Case discussion: How would you treat this patient? [13 February]

Case discussion: A 79-year-old male presents for a regular skin check. He had multiple SCC and BCC removed from his body in the past. The skin check reveals a suspicious lesion on the back.

Please describe what you see. How you would biopsy this lesion?

Slavko_Doslo_130217_1 Slavko_Doslo_130217_2

Case submitted by Dr Slavko Doslo

Update:

What is your interpretation and what would you do next, if anything?

Slavko_Doslo_130217_3  Slavko_Doslo_130217_4

Slavko_Doslo_130217_5

Please share your thoughts in the comment section below. Professor David Wilkinson will provide his opinion and advice.


Learn more about skin cancer medicine in primary care at the next Skin Cancer Certificate Courses:

Skin Cancer Certificate Courses in Australia

Leave a Reply

Your email address will not be published. Required fields are marked *

15 comments on “Case discussion: How would you treat this patient? [13 February]

  1. Clinically, there is a raised pigmented lesion which looks different to those in proximity to it. It has varying colours and an irregular border.
    Dermoscopically, there are the clues to malignancy of a blue/grey structure, eccentric structureless area and white lines.
    Should be excised with 2mm margins.

  2. The lesion is “Ugly duckling” on the back.
    Dermatoscopy:
    Asymmetry in colour & structure
    Multicomponent global pattern
    Irregular brown globules
    Multiple colours, black, blue, white, milky red, different shades of brown
    Eccentric structureless area.
    Excision with 2mm margin to exclude melanoma.

  3. Agreed with Sue. Ugly duckling appearance with Chaos present in term of structure and color.
    Dermoscopically- Clues
    1/ Eccentric structureless area with white lines.
    2/ Blue spot with grey dots.
    3/ a few black dots/clods

    Inclined to proceed with 2-3mm margin excisional and go from report.

  4. Chaos with different shades, multiple globals, grey area, unspecific pattern, skin sun damaged area, negative network, branching vessels, one terminal hair……maybe MM evolving in a normal nevi…excise for HP.

  5. Chaos with different shades, multiple globals, grey area, unspecific pattern, skin sun damaged area, negative network, branching vessels, one polygones/ angulated line, one terminal hair……maybe MM evolving in a normal nevi…excise for HP.

  6. lesion with lots of chaos, asymmetrical, irregular borders, variegated colors and different shades of brown with eccentric whitish structureless areas, atypical network. Excision biopsy with 2-3 mm margins to rule out Melanoma.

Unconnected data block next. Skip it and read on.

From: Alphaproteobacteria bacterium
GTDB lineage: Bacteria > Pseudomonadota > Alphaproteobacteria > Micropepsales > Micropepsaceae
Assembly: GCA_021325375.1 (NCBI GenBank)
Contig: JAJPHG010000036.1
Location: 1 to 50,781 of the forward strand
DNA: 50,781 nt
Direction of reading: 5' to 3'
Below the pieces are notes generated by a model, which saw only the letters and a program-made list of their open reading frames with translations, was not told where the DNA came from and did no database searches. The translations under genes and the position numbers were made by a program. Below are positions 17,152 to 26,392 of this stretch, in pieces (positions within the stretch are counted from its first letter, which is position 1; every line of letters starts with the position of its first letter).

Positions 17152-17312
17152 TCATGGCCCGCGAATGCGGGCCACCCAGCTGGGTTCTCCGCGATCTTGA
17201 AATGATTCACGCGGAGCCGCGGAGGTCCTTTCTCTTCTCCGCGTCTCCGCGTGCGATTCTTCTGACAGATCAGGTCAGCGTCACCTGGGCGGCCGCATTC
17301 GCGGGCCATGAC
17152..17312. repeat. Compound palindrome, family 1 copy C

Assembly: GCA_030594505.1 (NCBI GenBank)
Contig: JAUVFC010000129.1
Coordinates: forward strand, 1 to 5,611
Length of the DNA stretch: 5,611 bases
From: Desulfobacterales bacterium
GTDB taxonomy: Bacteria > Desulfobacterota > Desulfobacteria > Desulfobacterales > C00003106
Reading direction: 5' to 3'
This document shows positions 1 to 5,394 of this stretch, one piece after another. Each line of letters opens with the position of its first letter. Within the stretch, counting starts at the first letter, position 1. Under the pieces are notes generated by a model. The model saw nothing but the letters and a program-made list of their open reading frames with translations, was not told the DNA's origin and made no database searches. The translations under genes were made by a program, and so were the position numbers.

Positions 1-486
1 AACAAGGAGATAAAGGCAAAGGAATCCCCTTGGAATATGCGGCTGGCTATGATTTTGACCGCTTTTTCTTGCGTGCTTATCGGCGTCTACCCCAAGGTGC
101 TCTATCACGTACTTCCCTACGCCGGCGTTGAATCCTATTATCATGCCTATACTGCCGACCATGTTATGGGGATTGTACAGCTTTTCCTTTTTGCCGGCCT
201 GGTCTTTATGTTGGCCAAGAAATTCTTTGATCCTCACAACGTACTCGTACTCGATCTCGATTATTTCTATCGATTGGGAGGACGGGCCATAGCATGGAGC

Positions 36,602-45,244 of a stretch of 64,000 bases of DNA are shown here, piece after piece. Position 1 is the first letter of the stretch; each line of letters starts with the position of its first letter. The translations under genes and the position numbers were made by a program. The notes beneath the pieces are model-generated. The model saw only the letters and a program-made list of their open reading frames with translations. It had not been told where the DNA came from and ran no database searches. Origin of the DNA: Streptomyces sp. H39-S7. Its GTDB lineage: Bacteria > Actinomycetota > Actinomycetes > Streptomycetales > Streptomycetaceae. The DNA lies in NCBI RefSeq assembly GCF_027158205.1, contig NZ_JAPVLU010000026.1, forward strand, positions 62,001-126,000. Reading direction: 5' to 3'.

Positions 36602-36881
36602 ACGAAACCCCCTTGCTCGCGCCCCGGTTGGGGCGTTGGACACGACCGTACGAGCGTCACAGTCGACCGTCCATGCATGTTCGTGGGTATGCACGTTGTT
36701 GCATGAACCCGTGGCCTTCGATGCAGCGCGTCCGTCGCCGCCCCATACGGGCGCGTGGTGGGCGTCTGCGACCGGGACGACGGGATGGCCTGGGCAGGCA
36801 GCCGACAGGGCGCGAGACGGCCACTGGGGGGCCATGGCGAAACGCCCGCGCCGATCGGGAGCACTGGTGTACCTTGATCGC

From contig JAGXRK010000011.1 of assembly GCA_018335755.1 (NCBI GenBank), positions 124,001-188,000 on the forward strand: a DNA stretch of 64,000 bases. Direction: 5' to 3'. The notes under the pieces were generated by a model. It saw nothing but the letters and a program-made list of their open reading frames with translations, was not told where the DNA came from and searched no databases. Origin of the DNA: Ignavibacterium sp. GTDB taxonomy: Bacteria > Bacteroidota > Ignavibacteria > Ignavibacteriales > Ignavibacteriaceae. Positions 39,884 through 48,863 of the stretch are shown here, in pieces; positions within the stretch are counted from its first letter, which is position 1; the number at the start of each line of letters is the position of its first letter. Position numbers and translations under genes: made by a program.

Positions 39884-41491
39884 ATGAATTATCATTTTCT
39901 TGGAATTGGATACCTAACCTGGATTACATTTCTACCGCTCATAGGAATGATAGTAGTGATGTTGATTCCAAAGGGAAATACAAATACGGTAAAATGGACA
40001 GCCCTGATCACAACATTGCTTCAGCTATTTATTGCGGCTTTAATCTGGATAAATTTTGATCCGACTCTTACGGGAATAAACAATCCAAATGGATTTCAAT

7. Partially pigmented lesion left posterior shoulder, that does not appear to ‘fit the pattern’.
    Chaos evident with irregular colour and shape
    Clues evident with blue back structures, eccentric structureless area, white lines, irregular network to the right on dermoscopy.
    I would perform excisional biopsy with 2mm margins.

  8. Pigmented lesion: dermoscopical findings: grey structure, brown clods, serpentine vessels,
    DD: Melanoma/ BCC
    plan
    excision biopsy

  9. I note the diagnosis is invasive and superficial spreading.
    Could I seek clarification ?
    IN SITU : means no depth ( lentigo maligna)
    Superfiicial spreading : ?? can be up to 1mm or
    is that just called Superficial spreading with an invasive component.?
    What margin would be appropriate from the edge of the lesion or is it from the invasive component?
    Thanks

  10. Given Invasive with Clark level III,
    1/ Referral to next level (specialist/tertiary) for wider excision + Sentinel node investigation with +/- further metastasis.

    2/ I can do wider excision 10 -15mm normal margin with +/-flap but no expertise and resources for sentinel node.

  11. Result of excision biopsy was invasive superficial spreading melanoma.
    Breslow thickness is 0.4mm. 0 mitosis, no ulceration + patient’s age –> no need for Sentinel Node Biopsy or any further investigations.
    Next step is, definitive excision of the melanoma, I require 10mm safety margin from all directions around the scar, down to the SC fat under the skin. Closure of the wound will be, either direct closure or with a flap.